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  • John Walker

Why The Fridge is a Great Local Brand

Let’s start with the beer. There’s a huge selection and it’s good.

In fact there are ten constantly rotating craft beers on draft and 400 varieties of unique beer in the refrigerator. Then there’s hand crafted pizza with ingredients from local farmers; it was voted best pizza in Lancaster City.

Next is the on-premise experience at their snug restaurant on Mulberry Street. There’s a huge self-serve beer refrigerator, a pot-bellied wood stove, art on the walls, and a jumble of tables and high tops. The message is “help yourself.” You might have to share a table with others, as I did with a Lancaster mayoral candidate who just happened to be having a cold one by himself, but that’s part of the scene. Everybody gets it and shares tables, or offers theirs as they leave.

To understand The Fridge, it helps to understand it’s foundation story. Two local guys (Kevin Brown and James Futty) lost their jobs in the economic downturn and decided to risk everything for their love of great beer and pizza. They decided to follow their hearts toward what might make them truly happy and just “keep going until somebody said no.” No one did and The Fridge was born.

Like so many great local brands, this place was created by owners who care. They’re doing it because they love it and because they have a gift they want to share with others. They know what they like, they’ve created it, and now everybody gets to experience it.

Does this sound like a cliché? If it does, that’s because we’ve all heard words like it a hundred times in advertising for national brands that once had this type of integrity but likely lost it. National brands crave the authenticity and quality that local brands, like The Fridge, naturally have.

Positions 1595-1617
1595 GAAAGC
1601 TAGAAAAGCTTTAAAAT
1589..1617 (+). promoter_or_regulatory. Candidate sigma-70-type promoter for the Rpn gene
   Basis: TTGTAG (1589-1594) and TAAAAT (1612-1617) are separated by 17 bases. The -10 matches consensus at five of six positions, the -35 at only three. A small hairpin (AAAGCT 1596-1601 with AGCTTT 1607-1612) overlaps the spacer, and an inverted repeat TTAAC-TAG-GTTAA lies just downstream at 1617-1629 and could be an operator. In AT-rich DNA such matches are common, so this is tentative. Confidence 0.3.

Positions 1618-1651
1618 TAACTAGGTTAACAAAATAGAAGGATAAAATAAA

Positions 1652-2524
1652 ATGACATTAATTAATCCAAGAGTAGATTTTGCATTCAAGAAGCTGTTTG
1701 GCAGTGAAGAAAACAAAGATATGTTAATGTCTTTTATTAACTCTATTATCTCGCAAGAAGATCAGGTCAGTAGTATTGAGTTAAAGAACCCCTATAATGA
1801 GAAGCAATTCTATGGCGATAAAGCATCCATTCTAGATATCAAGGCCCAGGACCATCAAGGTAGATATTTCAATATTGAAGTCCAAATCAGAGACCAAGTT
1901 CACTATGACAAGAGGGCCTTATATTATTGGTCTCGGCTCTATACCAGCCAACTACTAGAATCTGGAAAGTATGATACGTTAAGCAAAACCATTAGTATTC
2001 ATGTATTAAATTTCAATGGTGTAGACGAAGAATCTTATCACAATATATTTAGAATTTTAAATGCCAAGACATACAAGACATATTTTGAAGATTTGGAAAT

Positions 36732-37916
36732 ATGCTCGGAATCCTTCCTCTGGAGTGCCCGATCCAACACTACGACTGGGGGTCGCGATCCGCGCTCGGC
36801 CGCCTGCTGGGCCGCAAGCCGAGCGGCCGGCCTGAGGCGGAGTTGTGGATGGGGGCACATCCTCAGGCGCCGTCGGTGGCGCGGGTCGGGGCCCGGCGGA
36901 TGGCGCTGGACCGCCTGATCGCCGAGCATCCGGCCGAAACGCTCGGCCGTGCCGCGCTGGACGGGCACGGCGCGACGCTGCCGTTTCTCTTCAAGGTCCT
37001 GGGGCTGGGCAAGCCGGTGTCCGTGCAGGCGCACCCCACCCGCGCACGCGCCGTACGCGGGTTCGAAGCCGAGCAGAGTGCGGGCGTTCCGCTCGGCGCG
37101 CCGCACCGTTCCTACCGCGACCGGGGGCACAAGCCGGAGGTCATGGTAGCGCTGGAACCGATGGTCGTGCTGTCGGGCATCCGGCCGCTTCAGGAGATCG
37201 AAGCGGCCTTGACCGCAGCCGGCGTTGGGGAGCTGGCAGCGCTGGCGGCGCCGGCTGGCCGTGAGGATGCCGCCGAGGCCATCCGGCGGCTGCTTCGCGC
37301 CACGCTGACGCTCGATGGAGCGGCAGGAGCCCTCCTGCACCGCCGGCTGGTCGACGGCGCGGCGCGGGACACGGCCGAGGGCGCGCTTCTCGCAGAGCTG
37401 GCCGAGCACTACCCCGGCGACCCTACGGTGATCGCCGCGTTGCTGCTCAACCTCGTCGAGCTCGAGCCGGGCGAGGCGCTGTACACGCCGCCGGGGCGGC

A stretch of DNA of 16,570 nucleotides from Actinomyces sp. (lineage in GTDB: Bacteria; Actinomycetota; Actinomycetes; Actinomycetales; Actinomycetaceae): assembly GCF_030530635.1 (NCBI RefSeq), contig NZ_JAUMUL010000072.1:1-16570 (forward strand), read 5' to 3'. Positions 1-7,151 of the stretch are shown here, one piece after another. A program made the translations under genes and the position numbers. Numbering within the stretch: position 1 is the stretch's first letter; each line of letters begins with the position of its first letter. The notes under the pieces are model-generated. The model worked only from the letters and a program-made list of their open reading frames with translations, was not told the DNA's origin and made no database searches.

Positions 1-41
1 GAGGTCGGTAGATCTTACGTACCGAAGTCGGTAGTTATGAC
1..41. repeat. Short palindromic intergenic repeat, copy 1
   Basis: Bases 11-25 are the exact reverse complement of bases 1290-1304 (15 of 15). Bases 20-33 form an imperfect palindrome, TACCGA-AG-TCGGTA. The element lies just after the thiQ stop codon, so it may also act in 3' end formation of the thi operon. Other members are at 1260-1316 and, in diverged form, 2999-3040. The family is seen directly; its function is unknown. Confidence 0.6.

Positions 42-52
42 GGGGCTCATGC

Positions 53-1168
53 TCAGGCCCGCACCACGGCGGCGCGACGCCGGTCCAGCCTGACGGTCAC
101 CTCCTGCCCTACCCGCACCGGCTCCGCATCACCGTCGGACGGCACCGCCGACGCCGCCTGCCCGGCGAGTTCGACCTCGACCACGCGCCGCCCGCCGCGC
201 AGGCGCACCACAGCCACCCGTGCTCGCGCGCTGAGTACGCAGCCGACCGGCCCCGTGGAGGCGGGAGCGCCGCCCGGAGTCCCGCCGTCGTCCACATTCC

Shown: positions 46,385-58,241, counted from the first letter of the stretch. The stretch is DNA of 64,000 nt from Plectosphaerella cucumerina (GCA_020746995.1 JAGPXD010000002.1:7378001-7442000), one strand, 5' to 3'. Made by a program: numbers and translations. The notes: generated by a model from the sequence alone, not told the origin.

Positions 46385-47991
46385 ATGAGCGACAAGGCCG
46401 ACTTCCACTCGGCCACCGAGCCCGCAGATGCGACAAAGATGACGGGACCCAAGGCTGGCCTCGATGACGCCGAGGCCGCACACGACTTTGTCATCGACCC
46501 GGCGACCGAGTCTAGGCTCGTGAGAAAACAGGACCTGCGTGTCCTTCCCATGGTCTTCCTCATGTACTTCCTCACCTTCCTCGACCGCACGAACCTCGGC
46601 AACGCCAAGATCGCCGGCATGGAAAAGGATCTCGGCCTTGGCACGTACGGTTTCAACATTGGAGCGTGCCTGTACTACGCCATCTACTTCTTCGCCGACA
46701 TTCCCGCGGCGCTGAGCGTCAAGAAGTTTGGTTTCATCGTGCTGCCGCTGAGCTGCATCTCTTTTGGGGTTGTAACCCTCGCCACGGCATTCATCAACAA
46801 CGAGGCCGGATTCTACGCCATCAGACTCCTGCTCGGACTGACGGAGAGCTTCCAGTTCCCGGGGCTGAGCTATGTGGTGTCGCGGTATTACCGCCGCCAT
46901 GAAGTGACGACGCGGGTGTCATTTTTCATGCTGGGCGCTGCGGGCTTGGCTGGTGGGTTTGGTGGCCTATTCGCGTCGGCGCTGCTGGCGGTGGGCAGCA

And of course there’s the community of people who love The Fridge. The seeds of today’s community must have given Kevin and Jamie the confidence to get started when they first shared their vision. And from those seeds a thriving crowd has grown for whom The Fridge is their “third space,” their “public house,” the place they go to be in community. And when that happens, a brand takes on a life of its own. It moves beyond a vision owned by the founders and starts to embody a shared one. Patrons of The Fridge feel like its “their place.”

That’s what happens with strong brands. That transformation is what branding is all about.

So what started with two individuals taking a big risk on their love of great beer, is now one of Lancaster’s community nodes, a gathering place, a focal point, a branch on the Lancaster tree.

The Fridge used to be my place to be with some friends who moved to Michigan. Last time I visited Ann Arbor, I surprised them with some Fridge coasters. We laid those out on their counter, opened some Michigan beer, and recreated the vibe that had brought us together in the first place- nights at The Fridge.

This post was written by John Walker, principal consultant at J. Walker Marketing. Contact John today to discuss your marketing challenges.

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